PETALING JAYA: Employers have to make it clear that sexual harassment at the workplace is a major form of misconduct, said the Malaysian Employers Federation.
Its executive director Datuk Shamsuddin Bardan said this was because improper and inappropriate behaviour at the workplace lowered morale and interfered with work effectiveness.
“Such behaviour should not be tolerated by any employer,” he said, adding that he believed many cases had gone unreported.
According to the Employment Act, sexual harassment is defined as “any unwanted conduct of a sexual nature, whether verbal, non-verbal, visual, gestural or physical, directed at a person which is offensive or humiliating or is a threat to his well-being, arising out of and in the course of his employment”.
Shamsuddin said employees should be protected from intimidation, victimisation or discrimination by filing a complaint or assisting in sexual harassment investigation.
“What is needed is an investigation, not an inquisition,” he added.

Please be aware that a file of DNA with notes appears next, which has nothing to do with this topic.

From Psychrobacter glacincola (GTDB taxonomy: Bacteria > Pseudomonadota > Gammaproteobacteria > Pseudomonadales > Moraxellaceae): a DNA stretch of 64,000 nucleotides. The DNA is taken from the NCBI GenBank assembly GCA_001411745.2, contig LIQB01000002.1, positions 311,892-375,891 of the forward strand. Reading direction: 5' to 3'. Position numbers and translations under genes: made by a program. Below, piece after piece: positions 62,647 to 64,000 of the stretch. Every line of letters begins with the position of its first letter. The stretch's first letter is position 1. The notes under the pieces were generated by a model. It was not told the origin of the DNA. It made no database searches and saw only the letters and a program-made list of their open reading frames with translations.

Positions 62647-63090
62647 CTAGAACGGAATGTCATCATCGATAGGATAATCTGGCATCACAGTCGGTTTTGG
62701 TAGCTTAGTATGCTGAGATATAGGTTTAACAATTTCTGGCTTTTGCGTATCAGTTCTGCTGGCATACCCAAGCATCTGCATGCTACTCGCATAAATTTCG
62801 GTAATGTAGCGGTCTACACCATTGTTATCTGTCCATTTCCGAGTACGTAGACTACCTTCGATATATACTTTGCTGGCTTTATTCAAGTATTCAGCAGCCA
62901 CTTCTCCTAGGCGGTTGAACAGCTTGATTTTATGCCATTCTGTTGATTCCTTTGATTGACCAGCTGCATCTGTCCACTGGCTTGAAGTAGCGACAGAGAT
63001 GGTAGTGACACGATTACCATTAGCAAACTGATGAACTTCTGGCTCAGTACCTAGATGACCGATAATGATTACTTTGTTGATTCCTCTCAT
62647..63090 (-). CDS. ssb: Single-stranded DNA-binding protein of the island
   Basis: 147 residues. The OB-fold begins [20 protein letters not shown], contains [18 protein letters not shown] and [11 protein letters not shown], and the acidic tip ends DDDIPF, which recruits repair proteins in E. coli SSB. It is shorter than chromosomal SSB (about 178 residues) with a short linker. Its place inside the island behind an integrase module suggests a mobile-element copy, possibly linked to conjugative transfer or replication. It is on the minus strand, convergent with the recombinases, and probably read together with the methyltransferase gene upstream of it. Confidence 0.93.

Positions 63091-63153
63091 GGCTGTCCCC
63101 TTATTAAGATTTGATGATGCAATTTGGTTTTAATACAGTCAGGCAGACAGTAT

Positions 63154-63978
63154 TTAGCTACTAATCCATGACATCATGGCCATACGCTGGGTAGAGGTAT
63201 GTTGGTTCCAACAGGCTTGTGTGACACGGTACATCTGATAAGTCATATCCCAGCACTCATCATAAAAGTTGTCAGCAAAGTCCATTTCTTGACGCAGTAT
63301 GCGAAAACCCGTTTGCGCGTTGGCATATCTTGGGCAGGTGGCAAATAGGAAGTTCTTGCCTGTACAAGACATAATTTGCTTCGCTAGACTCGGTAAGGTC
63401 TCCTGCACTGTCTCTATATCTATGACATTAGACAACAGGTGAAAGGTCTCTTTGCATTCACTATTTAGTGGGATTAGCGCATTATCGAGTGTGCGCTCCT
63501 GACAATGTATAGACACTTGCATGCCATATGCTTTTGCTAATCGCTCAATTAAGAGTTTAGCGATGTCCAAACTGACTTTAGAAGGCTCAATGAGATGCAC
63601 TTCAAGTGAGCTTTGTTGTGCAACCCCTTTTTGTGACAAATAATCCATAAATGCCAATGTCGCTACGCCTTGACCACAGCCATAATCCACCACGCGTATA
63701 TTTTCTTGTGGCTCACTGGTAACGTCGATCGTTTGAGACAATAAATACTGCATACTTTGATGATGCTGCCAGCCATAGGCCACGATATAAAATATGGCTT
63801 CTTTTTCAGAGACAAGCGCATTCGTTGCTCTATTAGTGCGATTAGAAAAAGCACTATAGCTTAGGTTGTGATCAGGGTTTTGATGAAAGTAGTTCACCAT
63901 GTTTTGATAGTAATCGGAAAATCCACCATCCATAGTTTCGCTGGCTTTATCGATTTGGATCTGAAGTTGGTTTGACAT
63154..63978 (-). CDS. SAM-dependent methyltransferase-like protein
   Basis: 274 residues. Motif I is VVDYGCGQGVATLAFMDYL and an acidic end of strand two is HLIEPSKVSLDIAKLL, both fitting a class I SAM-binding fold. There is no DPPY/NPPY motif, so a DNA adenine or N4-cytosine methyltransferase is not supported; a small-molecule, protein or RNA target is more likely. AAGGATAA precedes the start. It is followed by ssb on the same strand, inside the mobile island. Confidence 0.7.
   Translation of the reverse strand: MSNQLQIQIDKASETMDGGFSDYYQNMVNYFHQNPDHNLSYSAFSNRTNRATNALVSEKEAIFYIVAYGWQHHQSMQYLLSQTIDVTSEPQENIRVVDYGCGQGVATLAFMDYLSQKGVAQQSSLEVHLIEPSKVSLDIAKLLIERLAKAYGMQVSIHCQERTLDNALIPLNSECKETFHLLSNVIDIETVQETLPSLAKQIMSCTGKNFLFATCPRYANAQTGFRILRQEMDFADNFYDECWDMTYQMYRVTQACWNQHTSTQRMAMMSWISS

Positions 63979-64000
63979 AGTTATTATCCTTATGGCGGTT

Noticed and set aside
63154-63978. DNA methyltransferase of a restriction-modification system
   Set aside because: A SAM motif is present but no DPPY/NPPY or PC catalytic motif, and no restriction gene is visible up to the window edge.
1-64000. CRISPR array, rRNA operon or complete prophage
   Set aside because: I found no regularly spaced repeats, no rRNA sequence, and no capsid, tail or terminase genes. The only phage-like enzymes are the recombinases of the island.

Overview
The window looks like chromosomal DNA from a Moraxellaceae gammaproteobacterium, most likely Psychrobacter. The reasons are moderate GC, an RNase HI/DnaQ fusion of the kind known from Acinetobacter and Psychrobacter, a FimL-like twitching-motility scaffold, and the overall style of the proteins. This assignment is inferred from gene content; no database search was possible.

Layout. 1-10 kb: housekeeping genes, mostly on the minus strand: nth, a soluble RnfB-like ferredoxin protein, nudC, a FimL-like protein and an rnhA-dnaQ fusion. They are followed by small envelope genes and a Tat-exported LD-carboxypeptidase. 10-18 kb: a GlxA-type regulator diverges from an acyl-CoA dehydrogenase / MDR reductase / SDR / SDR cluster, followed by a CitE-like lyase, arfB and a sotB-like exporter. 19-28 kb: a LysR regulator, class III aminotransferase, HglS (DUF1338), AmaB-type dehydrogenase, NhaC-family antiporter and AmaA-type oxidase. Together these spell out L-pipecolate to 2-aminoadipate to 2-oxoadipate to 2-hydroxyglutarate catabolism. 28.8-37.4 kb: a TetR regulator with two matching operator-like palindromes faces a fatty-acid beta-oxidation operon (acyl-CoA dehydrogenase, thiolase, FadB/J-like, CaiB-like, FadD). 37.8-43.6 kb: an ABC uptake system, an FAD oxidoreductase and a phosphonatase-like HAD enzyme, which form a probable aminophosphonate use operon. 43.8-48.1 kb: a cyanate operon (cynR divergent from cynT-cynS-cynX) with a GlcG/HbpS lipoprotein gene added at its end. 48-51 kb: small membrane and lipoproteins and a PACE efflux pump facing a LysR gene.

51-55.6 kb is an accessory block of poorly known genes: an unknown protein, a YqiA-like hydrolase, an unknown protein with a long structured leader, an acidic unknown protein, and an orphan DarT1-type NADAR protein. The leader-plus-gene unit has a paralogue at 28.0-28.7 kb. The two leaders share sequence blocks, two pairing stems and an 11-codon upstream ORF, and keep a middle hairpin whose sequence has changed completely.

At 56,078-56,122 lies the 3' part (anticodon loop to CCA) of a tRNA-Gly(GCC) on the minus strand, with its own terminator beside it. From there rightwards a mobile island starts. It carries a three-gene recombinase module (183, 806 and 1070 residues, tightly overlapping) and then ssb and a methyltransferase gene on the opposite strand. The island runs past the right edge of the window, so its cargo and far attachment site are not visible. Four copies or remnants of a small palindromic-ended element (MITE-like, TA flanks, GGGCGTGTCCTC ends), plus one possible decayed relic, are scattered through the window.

All complaints, he noted, should be handled in a timely, confidential and fair manner, with prompt attention and disciplinary action to follow.
“If relocation proves necessary, then relocate the harasser and not the victim,” he said.
If the employer does not take action, he is in breach of the Act and committing breach of contract of employment for which he can be sued through Industrial Court claims and civil proceedings.
Shamsuddin said it was vital that those investigating such complaints avoided discouraging genuine complainants.
On the other hand, he reminded that the accused harasser must be given full and fair opportunity to present his version of events.
He said data released by the Labour Department had shown that in peninsular Malaysia, 12 sexual harassment cases were reported in 2013 and settled in the same year.
The department has organised programmes to create anti-harassment awareness at the workplace.
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